The Hell: four days, special friends and mountain bikes

Exploring Die Hel on mountain bikes might be easier said than done. This is the tale of a few daredevil friends who attempted a four-day do-it-yourself MTB trip through this unforgiving Klein Karoo valley. By Johann Groenewald

It was the beginning of a long weekend as we braved Gamkaskloof, known to many as Die Hel, some 100km from the town of Oudtshoorn. It’s translated into English as The Hell, a sign that we were in for one unforgettable adventure. Our first stop was Matjiesvlei just outside Calitzdorp, from where we would start our epic ride. We spent the night at Matjiesvlei Cottages – the Matjies Valley in itself is a destination begging to be explored.

Pictures by Johann Groenewald

As a 4×4 enthusiast, I pay little attention to gradients – the general idea is that most roads except mountain passes are pretty much flat, right? On a mountain bike, this proved a serious misconception and it cost us dearly. Every hill is earned, and some are feared.

So it was that on our first “flat” day we rode from Matjiesvlei towards the Swartberg Pass via Calitzdorp and past the Calitzdorp Dam all along the Nels River. En route we crossed many little rivers and streams with names like Kruis, Vinknes, Meul, Huis, Matjies and Suurhoek. With all this water, expect lush trees and patches of lucerne along the way.

It’s a beautiful detour if you want to avoid the R62. The road meanders through old farms, some still running, and others bought for renovation. Also in the valley you will find quite a few galleries managed by resident artists. The rustic but well-equipped Swartberg Backpackers was our home for the night. This self-catering accommodation option is perfect for large groups wishing to explore the area.

Waking up to some much-needed rain the next morning, we waited for the weather to clear before attempting Swartberg Pass. The group was noticeably quiet as everyone turned inward to focus on the task at hand. An hour and a half later, we reached the pass’s top at a chilly 4˚C. Not wasting any time, we descended for the Gamkaskloof turnoff.

Over the years, I have done many a trip to The Hell by sedan, 4WD, and adventure and mountain bike. Most people think you descend into Gamkaskloof, but this is far from the truth. Yes, you do indeed end up much lower than you started, but many hills wait to be crossed. Some 10km before you descend from the The Hell viewpoint down the Elands Pass into the valley, a massive hill with very challenging gradients stares you right in the face. Just listening to the vehicles labouring up the hill is enough to make you wish you were back on a motorbike.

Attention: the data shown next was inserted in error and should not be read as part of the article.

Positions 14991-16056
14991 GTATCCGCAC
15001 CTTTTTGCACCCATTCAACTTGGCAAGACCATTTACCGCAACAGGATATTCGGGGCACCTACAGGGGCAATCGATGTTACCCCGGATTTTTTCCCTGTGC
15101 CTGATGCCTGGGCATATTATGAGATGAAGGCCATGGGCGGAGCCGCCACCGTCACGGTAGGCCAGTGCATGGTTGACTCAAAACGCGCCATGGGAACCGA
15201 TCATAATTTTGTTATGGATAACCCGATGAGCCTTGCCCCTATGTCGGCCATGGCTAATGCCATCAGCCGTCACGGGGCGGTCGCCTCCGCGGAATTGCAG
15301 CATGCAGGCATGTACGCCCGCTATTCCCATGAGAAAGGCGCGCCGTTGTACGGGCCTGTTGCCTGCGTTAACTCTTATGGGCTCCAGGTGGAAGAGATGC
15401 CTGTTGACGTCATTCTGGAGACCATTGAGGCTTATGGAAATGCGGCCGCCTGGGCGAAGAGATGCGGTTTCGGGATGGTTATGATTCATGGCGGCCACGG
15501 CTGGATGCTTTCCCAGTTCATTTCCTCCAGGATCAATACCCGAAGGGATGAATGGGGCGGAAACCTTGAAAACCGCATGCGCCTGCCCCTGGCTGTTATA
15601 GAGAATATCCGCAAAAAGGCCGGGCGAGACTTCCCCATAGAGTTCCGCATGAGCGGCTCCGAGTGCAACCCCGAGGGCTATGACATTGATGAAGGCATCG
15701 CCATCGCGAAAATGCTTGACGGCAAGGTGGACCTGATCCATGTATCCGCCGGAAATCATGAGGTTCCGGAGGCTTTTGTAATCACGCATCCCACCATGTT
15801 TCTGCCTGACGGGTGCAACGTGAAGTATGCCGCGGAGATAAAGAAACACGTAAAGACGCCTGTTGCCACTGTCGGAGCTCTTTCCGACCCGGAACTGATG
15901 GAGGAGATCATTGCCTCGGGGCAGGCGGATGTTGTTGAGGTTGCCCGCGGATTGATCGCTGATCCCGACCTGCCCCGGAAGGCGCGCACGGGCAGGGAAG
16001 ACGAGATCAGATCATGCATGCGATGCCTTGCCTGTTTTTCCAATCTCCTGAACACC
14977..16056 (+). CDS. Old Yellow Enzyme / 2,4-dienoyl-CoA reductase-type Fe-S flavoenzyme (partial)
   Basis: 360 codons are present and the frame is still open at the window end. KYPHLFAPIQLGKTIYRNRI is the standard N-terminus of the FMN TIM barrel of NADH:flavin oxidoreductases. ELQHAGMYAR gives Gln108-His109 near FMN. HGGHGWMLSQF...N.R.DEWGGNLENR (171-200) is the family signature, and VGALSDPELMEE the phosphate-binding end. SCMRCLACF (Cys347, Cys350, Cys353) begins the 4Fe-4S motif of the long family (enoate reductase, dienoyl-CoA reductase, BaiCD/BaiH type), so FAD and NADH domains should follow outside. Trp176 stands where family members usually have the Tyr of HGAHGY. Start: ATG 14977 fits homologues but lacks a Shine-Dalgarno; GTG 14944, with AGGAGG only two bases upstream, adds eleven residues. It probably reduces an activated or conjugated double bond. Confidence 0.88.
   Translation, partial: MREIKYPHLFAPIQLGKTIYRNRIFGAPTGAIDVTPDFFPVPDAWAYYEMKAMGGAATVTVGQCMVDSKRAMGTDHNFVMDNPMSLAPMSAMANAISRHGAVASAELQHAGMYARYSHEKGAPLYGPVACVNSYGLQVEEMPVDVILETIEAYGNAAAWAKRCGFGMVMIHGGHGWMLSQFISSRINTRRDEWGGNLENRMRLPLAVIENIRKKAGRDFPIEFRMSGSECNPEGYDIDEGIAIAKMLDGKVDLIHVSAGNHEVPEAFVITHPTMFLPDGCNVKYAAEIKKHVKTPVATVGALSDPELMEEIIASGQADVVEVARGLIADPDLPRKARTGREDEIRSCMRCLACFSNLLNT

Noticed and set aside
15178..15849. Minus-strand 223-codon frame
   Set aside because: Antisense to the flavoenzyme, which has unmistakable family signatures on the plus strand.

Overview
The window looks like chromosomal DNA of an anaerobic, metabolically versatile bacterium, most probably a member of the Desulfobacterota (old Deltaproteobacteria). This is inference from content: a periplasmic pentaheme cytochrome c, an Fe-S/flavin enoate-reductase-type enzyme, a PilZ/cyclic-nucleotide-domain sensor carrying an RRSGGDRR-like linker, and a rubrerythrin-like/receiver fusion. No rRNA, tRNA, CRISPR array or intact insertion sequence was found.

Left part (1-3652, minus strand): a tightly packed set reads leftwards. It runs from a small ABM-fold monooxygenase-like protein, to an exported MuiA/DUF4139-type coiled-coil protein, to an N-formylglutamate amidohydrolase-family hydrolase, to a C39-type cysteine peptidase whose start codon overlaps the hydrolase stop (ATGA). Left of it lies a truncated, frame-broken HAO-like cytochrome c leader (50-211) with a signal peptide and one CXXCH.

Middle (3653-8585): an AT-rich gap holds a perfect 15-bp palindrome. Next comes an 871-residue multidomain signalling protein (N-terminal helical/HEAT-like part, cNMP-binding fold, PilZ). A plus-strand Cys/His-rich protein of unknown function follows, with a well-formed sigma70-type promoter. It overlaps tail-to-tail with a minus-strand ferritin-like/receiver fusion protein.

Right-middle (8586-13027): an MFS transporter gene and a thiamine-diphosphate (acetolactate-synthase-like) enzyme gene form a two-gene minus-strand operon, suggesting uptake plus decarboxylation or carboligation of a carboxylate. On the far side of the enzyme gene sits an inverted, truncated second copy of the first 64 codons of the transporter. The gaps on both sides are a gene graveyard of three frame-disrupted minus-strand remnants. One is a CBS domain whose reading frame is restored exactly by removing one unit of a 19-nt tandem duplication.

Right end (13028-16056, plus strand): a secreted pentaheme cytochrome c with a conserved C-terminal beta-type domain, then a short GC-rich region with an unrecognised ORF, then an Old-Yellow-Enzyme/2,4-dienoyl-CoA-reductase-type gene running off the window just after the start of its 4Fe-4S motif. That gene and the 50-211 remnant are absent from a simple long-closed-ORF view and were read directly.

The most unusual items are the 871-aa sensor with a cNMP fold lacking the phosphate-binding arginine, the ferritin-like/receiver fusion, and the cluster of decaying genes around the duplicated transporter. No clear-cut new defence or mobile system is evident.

CapeNature offers a variety of accommodation options in the valley, including renovated farm cottages from the original people who lived and farmed in the area. We stayed at Swartberg Nature Reserve’s Snyman Huis on the banks of the Gamka River.

Did you know? Snyman was the valley’s first motor vehicle owner. But this was long before the Otto du Plessis access road was built. The vehicle had to be towed by donkeys and carried into the valley via the Gamka River.

Heading back

To get out of The Hell was going to be an even tougher endeavour. We opted for a different route back by heading deeper into the valley onto the private property of Boplaas Cellar. Note that you need to ask permission. Here you can also rent self-catering cottages and it’s well worth staying a couple of nights to discover the area on foot.

Our route took us to Die Leer, or The Ladder – an old access route to the valley before the road was built. The Ladder is nothing more than a very steep and rocky slog from the valley floor up the mountain. Once at the top, you cross the private property of Bosch Luys Kloof Private Nature Reserve. Again, obtain permission beforehand.

The road less travelled

We followed a rough 4WD track to reach the top of Bosluiskloof Pass. In olden days, this used to be the connector with Prince Albert. Since the construction of the Gamkaskloof Dam, this is now a dead-end. From the top of the pass, you descend very quickly down the mountain to reach Bosch Luys Kloof Lodge at the bottom of the valley. We were treated to a wonderful dinner and I can recommend the hospitality of the owners and staff. The lodge is not more than 35km from the R62 via Seweweekspoort Pass, but when you get here, you feel completely secluded from the outside world.

After a hearty lodge breakfast, we had 35km between us and Zoar, but being at the bottom of the valley, it took us more than an hour to climb Bosluiskloof Pass. From there a slight downhill gradient takes you all the way to Zoar. Seweweekspoort Pass is a super scenic route for a detour or picnic.

Reaching the end of the pass, our back-up vehicle was waiting at the R62 to pick us up. We ventured into the little hamlet of Zoar in search of some sustenance and found Chrissie’s Kitchen in the heart of the village surrounded by beautiful old buildings. Although they were already closed, we were invited to sit under their big trees and order some coffee. Chrissie herself greeted and served us. Next time you are in the area, look them up for true country hospitality.

Sadly, four days spent with good friends in this special part of South Africa came to an end. My legs were happy to take a break, but my heart was wanting more.

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